House of Debt: How They (and You) Caused the Great Recession, and How We Can Prevent It from Happening Again by Atif Mian, Amir Sufi

House of Debt

The Great Recession of 2008 wiped out 8 million jobs in the United States and led to 4 million homes being foreclosed. The total value of housing plummeted by US$5.5 trillion. While there have been tomes written by economists, politicians, journalists and policy makers on the cause and consequences of this mighty recession, there has been a lamentable paucity of literature on the role played by household debt in the triggering of this financial crisis.

Atif Mian and Amir Sufi have tried honestly to ameliorate this lacuna with “House of Debt”. A revealing work that emphasizes and elaborates the interplay between mounting debt burdens and recessionary conditions, this book serves as a useful guide to comprehend the vile impact of household leverage on the prospects of an economy (a fact that unfortunately and conveniently escaped the lens of politician policy makers and conniving bankers). Using concepts such as the Marginal Propensity to Consume (“MPC”) and Irving Fisher’s famous “Debt Deflation Theory”, the authors highlight the cascading impact of a fall in housing equity upon the overall functioning of the economy. The knock-on effects are further exacerbated by the fraudulent and downright unethical practices engaged in by mortgage lenders and bankers who targeted vulnerable borrowers (those most likely to default on their mortgages) having low or no credit rating with a slew of mortgages.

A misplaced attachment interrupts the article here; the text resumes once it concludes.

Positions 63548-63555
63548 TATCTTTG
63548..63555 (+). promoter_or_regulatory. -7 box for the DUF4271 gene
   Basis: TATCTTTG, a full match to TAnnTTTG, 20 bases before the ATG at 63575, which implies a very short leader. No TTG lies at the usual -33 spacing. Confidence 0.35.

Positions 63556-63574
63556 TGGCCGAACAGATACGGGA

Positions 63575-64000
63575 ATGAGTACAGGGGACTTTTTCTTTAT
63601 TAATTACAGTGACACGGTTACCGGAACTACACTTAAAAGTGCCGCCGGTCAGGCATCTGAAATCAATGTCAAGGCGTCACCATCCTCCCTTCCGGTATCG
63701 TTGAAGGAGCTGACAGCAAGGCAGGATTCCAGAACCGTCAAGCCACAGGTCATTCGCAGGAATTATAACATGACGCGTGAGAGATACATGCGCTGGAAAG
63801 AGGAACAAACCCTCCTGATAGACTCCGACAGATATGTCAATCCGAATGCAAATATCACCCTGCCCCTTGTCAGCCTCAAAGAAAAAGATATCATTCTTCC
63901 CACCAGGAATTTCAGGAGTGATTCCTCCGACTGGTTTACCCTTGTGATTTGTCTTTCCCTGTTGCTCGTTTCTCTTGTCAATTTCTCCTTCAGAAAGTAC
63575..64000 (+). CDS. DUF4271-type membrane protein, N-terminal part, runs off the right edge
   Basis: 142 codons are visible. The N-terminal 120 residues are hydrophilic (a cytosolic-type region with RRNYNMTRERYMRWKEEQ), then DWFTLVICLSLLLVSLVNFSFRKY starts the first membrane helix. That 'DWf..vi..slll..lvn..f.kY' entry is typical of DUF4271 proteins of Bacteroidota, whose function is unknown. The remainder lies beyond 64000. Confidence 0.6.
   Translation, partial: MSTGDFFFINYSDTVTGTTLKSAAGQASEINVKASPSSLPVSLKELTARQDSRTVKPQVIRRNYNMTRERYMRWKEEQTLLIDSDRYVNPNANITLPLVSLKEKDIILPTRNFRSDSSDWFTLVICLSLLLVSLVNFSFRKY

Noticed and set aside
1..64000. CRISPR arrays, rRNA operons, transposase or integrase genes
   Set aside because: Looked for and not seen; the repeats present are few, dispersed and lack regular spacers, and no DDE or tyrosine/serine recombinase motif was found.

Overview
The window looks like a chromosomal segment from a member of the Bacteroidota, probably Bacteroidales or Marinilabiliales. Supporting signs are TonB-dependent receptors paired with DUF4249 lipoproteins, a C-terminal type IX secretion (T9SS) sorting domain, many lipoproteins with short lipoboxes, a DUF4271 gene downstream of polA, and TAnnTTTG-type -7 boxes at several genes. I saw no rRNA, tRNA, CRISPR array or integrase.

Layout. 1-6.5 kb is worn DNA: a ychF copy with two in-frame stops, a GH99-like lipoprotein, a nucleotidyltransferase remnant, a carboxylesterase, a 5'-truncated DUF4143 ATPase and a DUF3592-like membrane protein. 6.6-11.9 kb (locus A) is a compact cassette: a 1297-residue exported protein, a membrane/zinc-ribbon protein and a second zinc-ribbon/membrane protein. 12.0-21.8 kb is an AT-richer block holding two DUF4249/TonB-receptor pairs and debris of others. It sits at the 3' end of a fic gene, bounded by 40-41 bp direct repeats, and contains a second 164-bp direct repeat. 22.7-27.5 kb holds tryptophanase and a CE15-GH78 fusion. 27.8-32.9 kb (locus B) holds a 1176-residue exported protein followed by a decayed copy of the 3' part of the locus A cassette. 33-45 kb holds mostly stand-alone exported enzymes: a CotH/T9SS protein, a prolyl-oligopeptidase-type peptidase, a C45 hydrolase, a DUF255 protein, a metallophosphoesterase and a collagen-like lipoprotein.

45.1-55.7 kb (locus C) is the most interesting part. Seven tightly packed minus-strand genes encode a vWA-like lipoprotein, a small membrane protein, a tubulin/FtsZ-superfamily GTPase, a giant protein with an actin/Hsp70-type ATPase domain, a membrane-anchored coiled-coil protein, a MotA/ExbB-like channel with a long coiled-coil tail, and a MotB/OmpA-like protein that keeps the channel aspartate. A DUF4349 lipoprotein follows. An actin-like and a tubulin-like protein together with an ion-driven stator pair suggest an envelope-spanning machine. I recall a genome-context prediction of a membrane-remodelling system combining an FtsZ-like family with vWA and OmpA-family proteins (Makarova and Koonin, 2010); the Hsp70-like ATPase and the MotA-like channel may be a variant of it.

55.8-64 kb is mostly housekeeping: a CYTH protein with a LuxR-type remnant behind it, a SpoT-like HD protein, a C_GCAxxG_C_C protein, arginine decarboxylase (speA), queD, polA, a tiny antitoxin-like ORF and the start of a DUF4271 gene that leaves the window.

Mian and Sufi also propose novel but perfectly implementable ameliorating measures such as Shared Responsibility Mortgages (“SRM’s) where while the borrower is protected against the downside resulted by a fall in the value of housing, the lender is also incentivized whenever there is a surge in the real estate market indices. However as the authors rightly muse, the one biggest road block in introducing reformative measures of the nature proposed by them are more political in nature than practical. The vested interests preying on the susceptibilities of a gullible public would be deprived of their ill gotten gains if the system was to be revamped and restored to reflect human values and ethical safeguards. If the selfish clan were to succeed in their devious endeavours, it would alas be at the expense of a larger and moral good!

“House of Debt” – A timely warning before the entire edifice comes crashing down in a heap!

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